Esty Cohen v. AAA Locksmith, Inc. et al

Filing 23

PROTECTIVE ORDER by Magistrate Judge John D. Early re Stipulation for Protective Order 22 . (see document for details). (dro)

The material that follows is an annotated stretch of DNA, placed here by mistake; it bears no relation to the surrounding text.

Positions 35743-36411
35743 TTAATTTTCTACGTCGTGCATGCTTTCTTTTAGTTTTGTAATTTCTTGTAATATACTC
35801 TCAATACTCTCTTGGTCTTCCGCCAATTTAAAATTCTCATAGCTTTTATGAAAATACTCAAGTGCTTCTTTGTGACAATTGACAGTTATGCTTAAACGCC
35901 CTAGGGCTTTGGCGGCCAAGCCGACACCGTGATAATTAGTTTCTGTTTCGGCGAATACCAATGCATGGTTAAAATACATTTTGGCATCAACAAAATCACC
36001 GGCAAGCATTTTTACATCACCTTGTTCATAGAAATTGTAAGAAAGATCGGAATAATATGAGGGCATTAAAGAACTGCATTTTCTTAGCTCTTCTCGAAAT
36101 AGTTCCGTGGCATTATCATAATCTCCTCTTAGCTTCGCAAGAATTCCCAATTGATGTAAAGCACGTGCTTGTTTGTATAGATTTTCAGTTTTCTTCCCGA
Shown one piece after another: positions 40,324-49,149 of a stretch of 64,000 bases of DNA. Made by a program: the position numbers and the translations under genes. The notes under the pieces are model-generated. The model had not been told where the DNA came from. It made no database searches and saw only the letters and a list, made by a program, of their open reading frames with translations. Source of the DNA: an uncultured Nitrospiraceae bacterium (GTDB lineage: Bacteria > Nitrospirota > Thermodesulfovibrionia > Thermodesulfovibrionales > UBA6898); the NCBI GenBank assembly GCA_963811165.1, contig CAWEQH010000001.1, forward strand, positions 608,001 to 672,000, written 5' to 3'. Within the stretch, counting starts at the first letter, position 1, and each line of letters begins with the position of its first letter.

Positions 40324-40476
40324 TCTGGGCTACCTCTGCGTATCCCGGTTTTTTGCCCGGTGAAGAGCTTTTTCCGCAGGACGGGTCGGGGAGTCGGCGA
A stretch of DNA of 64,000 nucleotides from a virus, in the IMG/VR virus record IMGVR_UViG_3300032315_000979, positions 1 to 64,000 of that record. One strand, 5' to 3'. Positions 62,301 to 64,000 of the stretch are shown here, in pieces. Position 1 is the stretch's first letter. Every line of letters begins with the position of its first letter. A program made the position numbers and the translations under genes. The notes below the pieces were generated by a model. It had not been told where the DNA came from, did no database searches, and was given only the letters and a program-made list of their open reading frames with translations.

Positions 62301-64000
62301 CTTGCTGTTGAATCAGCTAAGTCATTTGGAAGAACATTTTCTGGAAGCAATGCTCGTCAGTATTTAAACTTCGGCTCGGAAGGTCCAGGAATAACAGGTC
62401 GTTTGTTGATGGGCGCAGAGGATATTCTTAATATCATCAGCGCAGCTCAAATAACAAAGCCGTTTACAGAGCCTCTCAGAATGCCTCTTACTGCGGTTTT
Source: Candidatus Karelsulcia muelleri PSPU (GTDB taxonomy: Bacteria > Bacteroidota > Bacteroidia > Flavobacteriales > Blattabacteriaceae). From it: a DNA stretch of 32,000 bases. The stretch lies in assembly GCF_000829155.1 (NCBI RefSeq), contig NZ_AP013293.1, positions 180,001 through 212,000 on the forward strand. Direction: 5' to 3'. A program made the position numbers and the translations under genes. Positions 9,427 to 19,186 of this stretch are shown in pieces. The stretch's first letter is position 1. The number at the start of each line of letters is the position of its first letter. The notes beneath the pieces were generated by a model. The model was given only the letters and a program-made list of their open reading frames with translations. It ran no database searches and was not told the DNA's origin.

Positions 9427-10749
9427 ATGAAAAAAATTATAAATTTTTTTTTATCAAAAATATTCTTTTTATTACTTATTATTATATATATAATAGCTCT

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1 2 3 4 5 6 7 8 UNITED STATES DISTRICT COURT CENTRAL DISTRICT OF CALIFORNIA 9 10 ESTY COHEN, an individual, 11 v. Plaintiff, Case No. 8:17−cv−01383 CJC (JDEx) DISCOVERY MATTER 12 AAA LOCKSMITH, INC., a 13 California corporation; YUVAL HARPAZ, an individual; and DOES 1 14 through 10, inclusive, Defendants. 15 PROTECTIVE ORDER Honorable John D. Early 16 AAA LOCKSMITH, INC., a California corporation; YUVAL HARPAZ, an individual; and DOES 1 18 through 10, inclusive 17 19 20 21 v. 24 25 26 27 28 Counterclaimants, ESTY COHEN, an individual; and ROES 1 through 25, inclusive, Counterclaim Defendants. 22 23 Ronald Reagan Federal Building and United States Courthouse 411 W. Fourth St. Courtroom 6B, 6th Floor Santa Ana, CA, 92701 1. PURPOSES AND LIMITATIONS Discovery in this action is likely to involve production of confidential, proprietary or private information for which special protection from public disclosure and from use for any purpose other than pursuing this litigation may be warranted. Accordingly, the parties hereby stipulate to and petition the Court to 1 2 3 4 5 6 7 8 9 10 11 12 13 14 15 16 17 18 19 20 21 22 23 24 25 26 27 28 enter the following Stipulated Protective Order. The parties acknowledge that this Order does not confer blanket protections on all disclosures or responses to discovery and that the protection it affords from public disclosure and use extends only to the limited information or items that are entitled to confidential treatment under the applicable legal principles. 2. GOOD CAUSE STATEMENT This action is likely to involve trade secrets, customer and pricing lists and other valuable research, development, commercial, financial, technical and/or proprietary information for which special protection from public disclosure and from use for any purpose other than prosecution of this action is warranted. Such confidential and proprietary materials and information consist of, among other things, confidential website programming and design information, business or financial information, information regarding confidential business practices, or other confidential research, development, or commercial information (including information implicating privacy rights of third parties), information otherwise generally unavailable to the public, or which may be privileged or otherwise protected from disclosure under state or federal statutes, court rules, case decisions, or common law. Accordingly, to expedite the flow of information, to facilitate the prompt resolution of disputes over confidentiality of discovery materials, to adequately protect information the parties are entitled to keep confidential, to ensure that the parties are permitted reasonable necessary uses of such material in preparation for and in the conduct of trial, to address their handling at the end of the litigation, and serve the ends of justice, a protective order for such information is justified in this matter. It is the intent of the parties that information will not be designated as confidential for tactical reasons and that nothing be so designated without a good faith belief that it has been maintained in a confidential, non-public 1 2 3 4 5 6 7 8 9 10 11 12 13 14 15 16 17 18 19 20 21 22 23 24 25 26 27 28 manner, and there is good cause why it should not be part of the public record of this case. 3. ACKNOWLEDGMENT OF UNDER SEAL FILING PROCEDURE The parties further acknowledge, as set forth in Section 12.3, below, that this Stipulated Protective Order does not entitle them to file confidential information under seal; Local Civil Rule 79-5 sets forth the procedures that must be followed and the standards that will be applied when a party seeks permission from the court to file material under seal. There is a strong presumption that the public has a right of access to judicial proceedings and records in civil cases. In connection with non-dispositive motions, good cause must be shown to support a filing under seal. See Kamakana v. City and County of Honolulu, 447 F.3d 1172, 1176 (9th Cir. 2006), Phillips v. Gen. Motors Corp., 307 F.3d 1206, 1210-11 (9th Cir. 2002), Makar-Welbon v. Sony Electrics, Inc., 187 F.R.D. 576, 577 (E.D. Wis. 1999) (even stipulated protective orders require good cause showing), and a specific showing of good cause or compelling reasons with proper evidentiary support and legal justification, must be made with respect to Protected Material that a party seeks to file under seal. The parties’ mere designation of Disclosure or Discovery Material as CONFIDENTIAL does not— without the submission of competent evidence by declaration, establishing that the material sought to be filed under seal qualifies as confidential, privileged, or otherwise protectable— constitute good cause. Further, if a party requests sealing related to a dispositive motion or trial, then compelling reasons, not only good cause, for the sealing must be shown, and the relief sought shall be narrowly tailored to serve the specific interest to be protected. See Pintos v. Pacific Creditors Ass’n., 605 F.3d 665, 677-79 (9th Cir. 2010). For each item or type of information, document, or thing sought to be filed or introduced under seal, the party seeking protection must articulate compelling 1 2 3 4 5 6 7 8 9 10 11 12 13 14 15 16 17 18 19 20 21 22 23 24 25 26 27 28 reasons, supported by specific facts and legal justification, for the requested sealing order. Again, competent evidence supporting the application to file documents under seal must be provided by declaration. Any document that is not confidential, privileged, or otherwise protectable in its entirety will not be filed under seal if the confidential portions can be redacted. If documents can be redacted, then a redacted version for public viewing, omitting only the confidential, privileged, or otherwise protectable portions of the document, shall be filed. Any application that seeks to file documents under seal in their entirety should include an explanation of why redaction is not feasible. 4. DEFINITIONS 4.1. Action: This pending federal lawsuit. 4.2. Challenging Party: A Party or Non-Party that challenges the designation of information or items under this Order. 4.3. “CONFIDENTIAL” Information or Items: information (regardless of how it is generated, stored or maintained) or tangible things that qualify for protection under Federal Rule of Civil Procedure 26(c), and as specified above in the Good Cause Statement. 4.4. Counsel: Outside Counsel of Record and House Counsel (as well as their support staff). 4.5. Designating Party: A Party or Non-Party that designates information or items that it produces in disclosures or in responses to discovery as “CONFIDENTIAL.” 4.6. Disclosure or Discovery Material: All items or information, regardless of the medium or manner in which it is generated, stored, or maintained (including, among other things, testimony, transcripts, and tangible things), that are produced or generated in disclosures or responses to discovery in this matter. 1 2 3 4.7. matter pertinent to the litigation who has been retained by a Party or its counsel to serve as an expert witness or as a consultant in this Action. 4 5 6 4.8. outside counsel. 4.9. 11 12 13 14 15 16 17 18 19 20 21 22 23 24 25 26 27 28 Non-Party: Any natural person, partnership, corporation, association or other legal entity not named as a Party to this action. 9 10 House Counsel: Attorneys who are employees of a party to this Action. House Counsel does not include Outside Counsel of Record or any other 7 8 Expert: A person with specialized knowledge or experience in a 4.10. Outside Counsel of Record: Attorneys who are not employees of a party to this Action but are retained to represent or advise a party to this Action and have appeared in this Action on behalf of that party or are affiliated with a law firm that has appeared on behalf of that party, and includes support staff. 4.11. Party: any party to this Action, including all of its officers, directors, employees, consultants, retained experts, and Outside Counsel of Record (and their support staffs). 4.12. Producing Party: A Party or Non-Party that produces Disclosure or Discovery Material in this Action. 4.13. Professional Vendors: persons or entities that provide litigation support services (e.g., photocopying, videotaping, translating, preparing exhibits or demonstrations, and organizing, storing, or retrieving data in any form or medium) and their employees and subcontractors. 4.14. Protected Material: Any Disclosure or Discovery Material that is designated as “CONFIDENTIAL.” 4.15. Receiving Party: A Party that receives Disclosure or Discovery Material from a Producing Party. 1 2 3 4 5 6 7 8 9 10 11 12 13 14 15 16 17 18 19 20 21 22 23 24 25 26 27 28 5. SCOPE The protections conferred by this Stipulation and Order cover not only Protected Material (as defined above), but also (1) any information copied or extracted from Protected Material; (2) all copies, excerpts, summaries, or compilations of Protected Material; and (3) any testimony, conversations, or presentations by Parties or their Counsel that might reveal Protected Material. Any use of Protected Material at trial shall be governed by the orders of the trial judge. This Order does not govern the use of Protected Material at trial. 6. DURATION Once a case proceeds to trial, information that was designated as CONFIDENTIAL or maintained pursuant to this protective order used or introduced as an exhibit at trial becomes public and will be presumptively available to all members of the public, including the press, unless compelling reasons supported by specific factual findings to proceed otherwise are made to the trial judge in advance of the trial. See Kamakana, 447 F.3d at 1180-81 (distinguishing “good cause” showing for sealing documents produced in discovery from “compelling reasons” standard when merits-related documents are part of court record). Accordingly, the terms of this protective order do not extend beyond the commencement of the trial. 7. DESIGNATING PROTECTED MATERIAL 7.1. Exercise of Restraint and Care in Designating Material for Protection. Each Party or Non-Party that designates information or items for protection under this Order must take care to limit any such designation to specific material that qualifies under the appropriate standards. The Designating Party must designate for protection only those parts of material, documents, items or oral or written communications that qualify so that other portions of the material, 1 2 3 4 5 6 7 8 9 10 11 12 13 14 15 16 17 18 19 20 21 22 23 24 25 26 27 28 documents, items or communications for which protection is not warranted are not swept unjustifiably within the ambit of this Order. Mass, indiscriminate or routinized designations are prohibited. Designations that are shown to be clearly unjustified or that have been made for an improper purpose (e.g., to unnecessarily encumber the case development process or to impose unnecessary expenses and burdens on other parties) may expose the Designating Party to sanctions. If it comes to a Designating Party’s attention that information or items that it designated for protection do not qualify for protection, that Designating Party must promptly notify all other Parties that it is withdrawing the inapplicable designation. 7.2. Manner and Timing of Designations. Except as otherwise provided in this Order (see, e.g., second paragraph of section 5.2(a) below), or as otherwise stipulated or ordered, Disclosure or Discovery Material that qualifies for protection under this Order must be clearly so designated before the material is disclosed or produced. Designation in conformity with this Order requires: (a) for information in documentary form (e.g., paper or electronic documents, but excluding transcripts of depositions or other pretrial or trial proceedings), that the Producing Party affix at a minimum, the legend “CONFIDENTIAL” (hereinafter “CONFIDENTIAL legend”), to each page that contains protected material. If only a portion of the material on a page qualifies for protection, the Producing Party also must clearly identify the protected portion(s) (e.g., by making appropriate markings in the margins). A Party or Non-Party that makes original documents available for inspection need not designate them for protection until after the inspecting Party has indicated which documents it would like copied and produced. During the inspection and before the designation, all of the material made available for inspection shall be 1 2 3 4 5 6 7 8 deemed “CONFIDENTIAL.” After the inspecting Party has identified the documents it wants copied and produced, the Producing Party must determine which documents, or portions thereof, qualify for protection under this Order. Then, before producing the specified documents, the Producing Party must affix the “CONFIDENTIAL legend” to each page that contains Protected Material. If only a portion of the material on a page qualifies for protection, the Producing Party also must clearly identify the protected portion(s) (e.g., by making appropriate markings in the margins). 9 10 11 (b) for testimony given in depositions that the Designating Party identifies the Disclosure or Discovery Material on the record, before the close of the deposition all protected testimony. 12 13 14 15 16 17 (c) for information produced in some form other than documentary and for any other tangible items, that the Producing Party affix in a prominent place on the exterior of the container or containers in which the information is stored the legend “CONFIDENTIAL.” If only a portion or portions of the information warrants protection, the Producing Party, to the extent practicable, shall identify the protected portion(s). 18 19 20 21 22 23 24 25 26 27 28 7.3. Inadvertent Failures to Designate. If timely corrected, an inadvertent failure to designate qualified information or items does not, standing alone, waive the Designating Party’s right to secure protection under this Order for such material. Upon timely correction of a designation, the Receiving Party must make reasonable efforts to assure that the material is treated in accordance with the provisions of this Order. 8. CHALLENGING CONFIDENTIALITY DESIGNATIONS 8.1. Timing of Challenges. Any Party or Non-Party may challenge a designation of confidentiality at any time that is consistent with the Court’s Scheduling Order. 1 2 8.2. dispute resolution process under Local Rule 37-1 et seq. 3 4 8.3. 7 8 9 10 11 12 13 14 15 16 17 18 19 20 21 22 23 24 25 26 27 28 Joint Stipulation. Any challenge submitted to the Court shall be via a joint stipulation pursuant to Local Rule 37-2. 5 6 Meet and Confer. The Challenging Party shall initiate the 8.4. The burden of persuasion in any such challenge proceeding shall be on the Designating Party. Frivolous challenges, and those made for an improper purpose (e.g., to harass or impose unnecessary expenses and burdens on other parties) may expose the Challenging Party to sanctions. Unless the Designating Party has waived or withdrawn the confidentiality designation, all parties shall continue to afford the material in question the level of protection to which it is entitled under the Producing Party’s designation until the Court rules on the challenge. 9. ACCESS TO AND USE OF PROTECTED MATERIAL 9.1. Basic Principles. A Receiving Party may use Protected Material that is disclosed or produced by another Party or by a Non-Party in connection with this Action only for prosecuting, defending or attempting to settle this Action. Such Protected Material may be disclosed only to the categories of persons and under the conditions described in this Order. When the Action has been terminated, a Receiving Party must comply with the provisions of section 15 below (FINAL DISPOSITION). Protected Material must be stored and maintained by a Receiving Party at a location and in a secure manner that ensures that access is limited to the persons authorized under this Order. 9.2. Disclosure of “CONFIDENTIAL” Information or Items. Unless otherwise ordered by the court or permitted in writing by the Designating Party, a Receiving Party may disclose any information or item designated “CONFIDENTIAL” only to: 1 2 3 (a) the Receiving Party’s Outside Counsel of Record in this Action, as well as employees of said Outside Counsel of Record to whom it is reasonably necessary to disclose the information for this Action; 4 5 6 (b) the officers, directors, and employees (including House Counsel) of the Receiving Party to whom disclosure is reasonably necessary for this Action; 7 8 9 (c) Experts (as defined in this Order) of the Receiving Party to whom disclosure is reasonably necessary for this Action and who have signed the “Acknowledgment and Agreement to Be Bound” (Exhibit A); 10 (d) the court and its personnel; 11 (e) court reporters and their staff; 12 13 14 15 (f) professional jury or trial consultants, mock jurors, and Professional Vendors to whom disclosure is reasonably necessary for this Action and who have signed the “Acknowledgment and Agreement to Be Bound” (Exhibit A); 16 17 18 19 20 21 22 23 24 25 26 27 28 (g) the author or recipient of a document containing the information or a custodian or other person who otherwise possessed or knew the information; (h) during their depositions, witnesses, and attorneys for witnesses, in the Action to whom disclosure is reasonably necessary provided: (1) the deposing party requests that the witness sign the form attached as Exhibit 1 hereto; and (2) they will not be permitted to keep any confidential information unless they sign the “Acknowledgment and Agreement to Be Bound” (Exhibit A), unless otherwise agreed by the Designating Party or ordered by the court. Pages of transcribed deposition testimony or exhibits to depositions that reveal Protected Material may be separately bound by the court reporter and may not be disclosed to anyone except as permitted under this Stipulated Protective Order; and 1 2 3 4 5 6 (i) any mediators or settlement officers and their supporting personnel, mutually agreed upon by any of the parties engaged in settlement discussions. 10. PROTECTED MATERIAL SUBPOENAED OR ORDERED PRODUCED IN OTHER LITIGATION If a Party is served with a subpoena or a court order issued in other litigation 7 that compels disclosure of any information or items designated in this Action as 8 “CONFIDENTIAL,” that Party must: (a) promptly notify in writing the Designating Party. Such 9 10 notification shall include a copy of the subpoena or court order; (b) promptly notify in writing the party who caused the 11 12 subpoena or order to issue in the other litigation that some or all of the material 13 covered by the subpoena or order is subject to this Protective Order. Such 14 notification shall include a copy of this Stipulated Protective Order; and (c) cooperate with respect to all reasonable procedures sought 15 16 to be pursued by the Designating Party whose Protected Material may be affected. 17 If the Designating Party timely seeks a protective order, the Party served with the 18 subpoena or court order shall not produce any information designated in this action 19 as “CONFIDENTIAL” before a determination by the court from which the 20 subpoena or order issued, unless the Party has obtained the Designating Party’s 21 permission. The Designating Party shall bear the burden and expense of seeking 22 protection in that court of its confidential material and nothing in these provisions 23 should be construed as authorizing or encouraging a Receiving Party in this Action 24 to disobey a lawful directive from another court. 25 26 27 28 11. A NON-PARTY’S PROTECTED MATERIAL SOUGHT TO BE PRODUCED IN THIS LITIGATION (a) The terms of this Order are applicable to information produced by a Non-Party in this Action and designated as “CONFIDENTIAL.” 1 2 3 4 Such information produced by Non-Parties in connection with this litigation is protected by the remedies and relief provided by this Order. Nothing in these provisions should be construed as prohibiting a Non-Party from seeking additional protections. 5 6 7 8 (b) In the event that a Party is required, by a valid discovery request, to produce a Non-Party’s confidential information in its possession, and the Party is subject to an agreement with the Non-Party not to produce the NonParty’s confidential information, then the Party shall: 9 10 11 (1) promptly notify in writing the Requesting Party and the Non-Party that some or all of the information requested is subject to a confidentiality agreement with a Non-Party; 12 13 14 (2) promptly provide the Non-Party with a copy of the Stipulated Protective Order in this Action, the relevant discovery request(s), and a reasonably specific description of the information requested; and 15 16 (3) make the information requested available for inspection by the Non-Party, if requested. 17 18 19 20 21 22 23 24 25 26 27 28 (c) If the Non-Party fails to seek a protective order from this court within 14 days of receiving the notice and accompanying information, the Receiving Party may produce the Non-Party’s confidential information responsive to the discovery request. If the Non-Party timely seeks a protective order, the Receiving Party shall not produce any information in its possession or control that is subject to the confidentiality agreement with the Non-Party before a determination by the court. Absent a court order to the contrary, the Non-Party shall bear the burden and expense of seeking protection in this court of its Protected Material. 1 2 3 4 5 6 7 8 9 10 11 12 12. UNAUTHORIZED DISCLOSURE OF PROTECTED MATERIAL If a Receiving Party learns that, by inadvertence or otherwise, it has disclosed Protected Material to any person or in any circumstance not authorized under this Stipulated Protective Order, the Receiving Party must immediately (a) notify in writing the Designating Party of the unauthorized disclosures, (b) use its best efforts to retrieve all unauthorized copies of the Protected Material, (c) inform the person or persons to whom unauthorized disclosures were made of all the terms of this Order, and (d) request such person or persons to execute the “Acknowledgment an Agreement to Be Bound” attached hereto as Exhibit A. 13. INADVERTENT PRODUCTION OF PRIVILEGED OR OTHERWISE PROTECTED MATERIAL When a Producing Party gives notice to Receiving Parties that certain 13 inadvertently produced material is subject to a claim of privilege or other 14 protection, the obligations of the Receiving Parties are those set forth in Federal 15 Rule of Civil\ Procedure 26(b)(5)(B). This provision is not intended to modify 16 whatever procedure may be established in an e-discovery order that provides for 17 production without prior privilege review. Pursuant to Federal Rule of Evidence 18 502(d) and (e), insofar as the parties reach an agreement on the effect of disclosure 19 of a communication or information covered by the attorney-client privilege or 20 work product protection, the parties may incorporate their agreement in the 21 stipulated protective order submitted to the court. 22 23 24 25 14. MISCELLANEOUS 14.1. Right to Further Relief. Nothing in this Order abridges the right of any person to seek its modification by the Court in the future. 14.2. Right to Assert Other Objections. By stipulating to the entry of 26 this Protective Order, no Party waives any right it otherwise would have to object 27 to disclosing or producing any information or item on any ground not addressed in 28 1 2 this Stipulated Protective Order. Similarly, no Party waives any right to object on any ground to use in evidence of any of the material covered by this Order. 3 4 5 6 7 8 9 10 11 12 13 14 15 16 17 18 19 20 21 22 23 24 25 26 27 28 14.3. Filing Protected Material. A Party that seeks to file under seal any Protected Material must comply with Local Civil Rule 79-5. Protected Material may only be filed under seal pursuant to a court order authorizing the sealing of the specific Protected Material at issue. If a Party’s request to file Protected Material under seal is denied by the court, then the Receiving Party may file the information in the public record unless otherwise instructed by the court. 15. FINAL DISPOSITION After the final disposition of this Action, as defined in paragraph 6, within 60 days of a written request by the Designating Party, each Receiving Party must return all Protected Material to the Producing Party or destroy such material. As used in this subdivision, “all Protected Material” includes all copies, abstracts, compilations, summaries, and any other format reproducing or capturing any of the Protected Material. Whether the Protected Material is returned or destroyed, the Receiving Party must submit a written certification to the Producing Party (and, if not the same person or entity, to the Designating Party) by the 60-day deadline that (1) identifies (by category, where appropriate) all the Protected Material that was returned or destroyed and (2) affirms that the Receiving Party has not retained any copies, abstracts, compilations, summaries or any other format reproducing or capturing any of the Protected Material. Notwithstanding this provision, Counsel are entitled to retain an archival copy of all pleadings, motion papers, trial, deposition, and hearing transcripts, legal memoranda, correspondence, deposition and trial exhibits, expert reports, attorney work product, and consultant and expert work product, even if such materials contain Protected Material. Any such archival copies that contain or constitute Protected Material remain subject to this Protective Order as set forth in Section 6 (DURATION). 1 2 3 16. VIOLATION Any violation of this Order may be punished by appropriate measures including, without limitation, contempt proceedings and/or monetary sanctions. 4 5 6 FOR GOOD CAUSE SHOWN, IT IS SO ORDERED. 7 8 9 10 11 12 13 14 15 16 17 18 19 20 21 22 23 24 25 26 27 28 DATED: December 4, 2017 JOHN D. EARLY United States Magistrate Judge